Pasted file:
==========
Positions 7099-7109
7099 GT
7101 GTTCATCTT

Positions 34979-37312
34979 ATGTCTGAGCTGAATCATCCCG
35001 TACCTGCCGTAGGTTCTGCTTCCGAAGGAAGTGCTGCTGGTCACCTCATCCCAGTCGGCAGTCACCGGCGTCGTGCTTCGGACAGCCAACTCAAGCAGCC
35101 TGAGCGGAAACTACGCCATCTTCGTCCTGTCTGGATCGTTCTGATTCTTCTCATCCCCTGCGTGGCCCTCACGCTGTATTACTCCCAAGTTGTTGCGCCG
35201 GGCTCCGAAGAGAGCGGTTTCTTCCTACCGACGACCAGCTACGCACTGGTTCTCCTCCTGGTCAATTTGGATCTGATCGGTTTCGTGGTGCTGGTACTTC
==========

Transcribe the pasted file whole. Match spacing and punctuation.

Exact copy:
Positions 7099-7109
7099 GT
7101 GTTCATCTT

Positions 34979-37312
34979 ATGTCTGAGCTGAATCATCCCG
35001 TACCTGCCGTAGGTTCTGCTTCCGAAGGAAGTGCTGCTGGTCACCTCATCCCAGTCGGCAGTCACCGGCGTCGTGCTTCGGACAGCCAACTCAAGCAGCC
35101 TGAGCGGAAACTACGCCATCTTCGTCCTGTCTGGATCGTTCTGATTCTTCTCATCCCCTGCGTGGCCCTCACGCTGTATTACTCCCAAGTTGTTGCGCCG
35201 GGCTCCGAAGAGAGCGGTTTCTTCCTACCGACGACCAGCTACGCACTGGTTCTCCTCCTGGTCAATTTGGATCTGATCGGTTTCGTGGTGCTGGTACTTC